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Southport Reporter® covering the news on Merseyside.

Date:- 16 April 2007

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VICTIM Support Merseyside says falling volunteer numbers could soon lead to a reduced service for victims and witnesses of crime in Merseyside.

Our Team Leaders based in Anfield, Allerton, Bootle, St. Helen’s, Kirkby, Southport and on the Wirral, who all lead a team of staff and volunteers as well as the local Central Office, based in the West Everton Community Centre, are launching an appeal and we must recruit as many volunteers as we can to continue to provide help and information to local people.

“We’re faced with a real shortage, and we’re concerned that this could seriously affect our service for victims and witnesses. Our work is very important, so we want to get more people involved at Victim Support. Last year alone, our staff and volunteers have helped over 50,000 people cope with the effects of crime.”
says Deputy Chief Executive, Gillian McKinnon.

Volunteers offer emotional support, information and practical help to victims of crime, whether or not they have reported the crime to the police and regardless of when it happened. Nationally, Victim Support’s local branches in England and Wales offer their free and confidential services to around 1.4 million people every year.

“Training is provided and the work is very varied, rewarding and sometimes stressful, so we want to hear from people who are non-judgmental, patient and understanding. We’re very keen to hear from people of all ages and backgrounds who would like to join the team.”
says Deputy Chief Executive, Gillian McKinnon.

Anyone interested in volunteering for Victim Support Merseyside is asked to call Central Administration on 0151 298 2848 for more information.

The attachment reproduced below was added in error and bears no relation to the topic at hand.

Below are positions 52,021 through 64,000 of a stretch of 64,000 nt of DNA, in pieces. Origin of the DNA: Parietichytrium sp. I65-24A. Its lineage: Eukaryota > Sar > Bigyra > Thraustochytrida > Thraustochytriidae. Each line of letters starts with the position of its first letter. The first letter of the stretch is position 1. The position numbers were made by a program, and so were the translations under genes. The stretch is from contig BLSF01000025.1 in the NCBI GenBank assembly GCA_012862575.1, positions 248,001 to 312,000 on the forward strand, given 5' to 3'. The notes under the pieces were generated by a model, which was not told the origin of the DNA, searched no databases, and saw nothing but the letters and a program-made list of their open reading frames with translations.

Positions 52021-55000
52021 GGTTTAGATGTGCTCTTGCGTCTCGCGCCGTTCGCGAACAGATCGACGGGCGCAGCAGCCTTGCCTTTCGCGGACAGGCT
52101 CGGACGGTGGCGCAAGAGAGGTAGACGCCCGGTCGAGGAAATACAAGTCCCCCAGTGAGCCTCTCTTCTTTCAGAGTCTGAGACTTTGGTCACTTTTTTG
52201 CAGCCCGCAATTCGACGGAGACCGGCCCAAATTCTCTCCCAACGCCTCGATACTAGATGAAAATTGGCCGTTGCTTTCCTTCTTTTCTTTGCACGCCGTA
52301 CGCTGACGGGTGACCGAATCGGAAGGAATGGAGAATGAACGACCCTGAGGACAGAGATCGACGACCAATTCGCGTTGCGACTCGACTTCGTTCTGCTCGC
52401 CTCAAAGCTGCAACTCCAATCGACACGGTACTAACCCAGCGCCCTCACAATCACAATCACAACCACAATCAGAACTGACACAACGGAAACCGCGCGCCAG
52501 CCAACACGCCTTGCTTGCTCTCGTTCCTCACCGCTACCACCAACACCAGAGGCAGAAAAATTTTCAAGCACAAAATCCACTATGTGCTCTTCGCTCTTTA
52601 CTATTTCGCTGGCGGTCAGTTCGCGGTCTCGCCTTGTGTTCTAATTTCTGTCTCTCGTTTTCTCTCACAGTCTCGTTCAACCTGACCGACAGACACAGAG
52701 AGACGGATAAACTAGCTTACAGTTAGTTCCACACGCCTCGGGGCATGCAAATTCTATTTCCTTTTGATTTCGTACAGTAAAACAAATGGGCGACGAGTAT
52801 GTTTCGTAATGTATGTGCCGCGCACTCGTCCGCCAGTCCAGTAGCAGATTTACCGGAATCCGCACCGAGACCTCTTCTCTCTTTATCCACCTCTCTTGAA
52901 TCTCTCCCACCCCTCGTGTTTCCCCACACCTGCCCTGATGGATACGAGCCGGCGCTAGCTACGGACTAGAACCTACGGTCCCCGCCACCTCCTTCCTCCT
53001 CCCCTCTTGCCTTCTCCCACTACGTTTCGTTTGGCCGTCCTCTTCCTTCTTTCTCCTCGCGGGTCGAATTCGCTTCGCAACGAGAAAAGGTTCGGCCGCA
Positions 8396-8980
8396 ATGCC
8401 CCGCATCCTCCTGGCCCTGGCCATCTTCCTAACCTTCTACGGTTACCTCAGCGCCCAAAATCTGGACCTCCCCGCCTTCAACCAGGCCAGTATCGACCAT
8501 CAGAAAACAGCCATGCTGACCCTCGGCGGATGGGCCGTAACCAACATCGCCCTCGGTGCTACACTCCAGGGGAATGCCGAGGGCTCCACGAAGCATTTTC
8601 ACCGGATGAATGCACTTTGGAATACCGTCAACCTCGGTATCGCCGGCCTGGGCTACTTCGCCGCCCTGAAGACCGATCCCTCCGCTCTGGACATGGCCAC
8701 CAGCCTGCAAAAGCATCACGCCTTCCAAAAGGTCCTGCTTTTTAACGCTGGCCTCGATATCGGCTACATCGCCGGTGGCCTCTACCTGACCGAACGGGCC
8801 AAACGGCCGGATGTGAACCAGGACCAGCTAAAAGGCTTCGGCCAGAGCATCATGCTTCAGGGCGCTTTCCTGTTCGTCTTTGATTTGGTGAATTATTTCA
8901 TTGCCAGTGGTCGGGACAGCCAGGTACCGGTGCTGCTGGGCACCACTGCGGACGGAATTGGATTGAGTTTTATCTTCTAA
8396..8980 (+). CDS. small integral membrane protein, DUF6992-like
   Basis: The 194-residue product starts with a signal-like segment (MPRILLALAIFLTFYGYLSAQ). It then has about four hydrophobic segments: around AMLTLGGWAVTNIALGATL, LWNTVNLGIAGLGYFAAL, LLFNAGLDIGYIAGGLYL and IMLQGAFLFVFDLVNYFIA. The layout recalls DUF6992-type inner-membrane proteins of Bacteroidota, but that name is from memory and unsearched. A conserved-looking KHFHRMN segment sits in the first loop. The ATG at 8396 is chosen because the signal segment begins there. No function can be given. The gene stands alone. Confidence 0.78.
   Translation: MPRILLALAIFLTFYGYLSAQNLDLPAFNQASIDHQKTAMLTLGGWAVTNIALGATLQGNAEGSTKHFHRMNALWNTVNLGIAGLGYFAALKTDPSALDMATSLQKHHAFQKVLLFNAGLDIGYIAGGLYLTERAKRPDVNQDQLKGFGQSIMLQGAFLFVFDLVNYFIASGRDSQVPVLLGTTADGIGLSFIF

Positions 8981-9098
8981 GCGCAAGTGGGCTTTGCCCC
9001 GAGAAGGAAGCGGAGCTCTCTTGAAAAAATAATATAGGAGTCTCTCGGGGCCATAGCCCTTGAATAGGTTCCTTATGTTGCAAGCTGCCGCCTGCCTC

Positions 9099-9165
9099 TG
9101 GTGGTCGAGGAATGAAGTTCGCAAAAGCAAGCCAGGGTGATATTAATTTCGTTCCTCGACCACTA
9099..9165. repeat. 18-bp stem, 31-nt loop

Letters to editor:- "The public interest should have no price tag"

"ON 11 April 2007, the servicemen who told rather than sold the story of their incarceration in Iran have more integrity than Defence Minister Des Browne, now desperately trying to hold back the floodgates against Fleet Street can't.

If Vice-Admiral Adrian John was prepared to capitulate at the mere sight of a sea of Fleet Street cheque books, and the Defence Minister lacked the courage to intervene, it is small wonder that pundits from Teesside to Tehran are having a field day at their expense.

The public interest may be served by allowing service personnel to tell their story outside the confines of stage-managed media events (in Iran and the UK) but when they do it for money their motive become as suspect as those of their superiors. If information is genuinely in the public interest it should have no price-tag. Buying an ‘exclusive’ is the antithesis of press freedom.

The motives of the media are transparent at least: milking the most of every opportunity to make money – even if that does include turning on anyone willing to pocket their offers of cash for confessions, or firing off salvos against anyone who challenges their hypocrisy.

Murdoch’s Times (10/4/07) rails against this ‘sanctioning (of) sensationalism’, for example, while its sister paper The Sun titillates readers with a tawdry front page splash: ‘Faye: My Ordeal - I feared being raped by Iranians… stripped to knickers in a dingy cell’.

This may be just another PR fiasco among many that have littered the Bush/Blair adventures in Iraq and Afghanistan, but it also signals abroad the extent to which the media in the UK now exert an influence over public polity. Political leaders have demonstrated a craven willingness to pander to the media for cheap electoral advantage, so their criticisms are scorned.

And at the heart of the matter is the dominance of the cheque-book. In the media marketplace, anyone and everyone now has their price – from disgraced Cabinet Ministers to captured marines. A precedent has been set from which it will be hard to pull back. Having once bought into such Mephistophelian deals, a new breed of military PR minders will be needed to ‘control’ the stories that are allowed out. However you can rest assured that the Official Secrets Act will still be used as a weapon against journalists who prefer to delve without the aid of a cash dispenser.

As the marines have quickly learned to their cost, cheque-book journalism leaves a nasty taste in the mouth. Inevitably the highest bids were to the only woman and the youngest man, and some cash offers have been withdrawn. Now watch for rubbishing stories in rival newspapers from colleagues and acquaintances. Meanwhile the proprietors are laughing all the way to the bank."
Mike Jempson, Director, The MediaWise Trust

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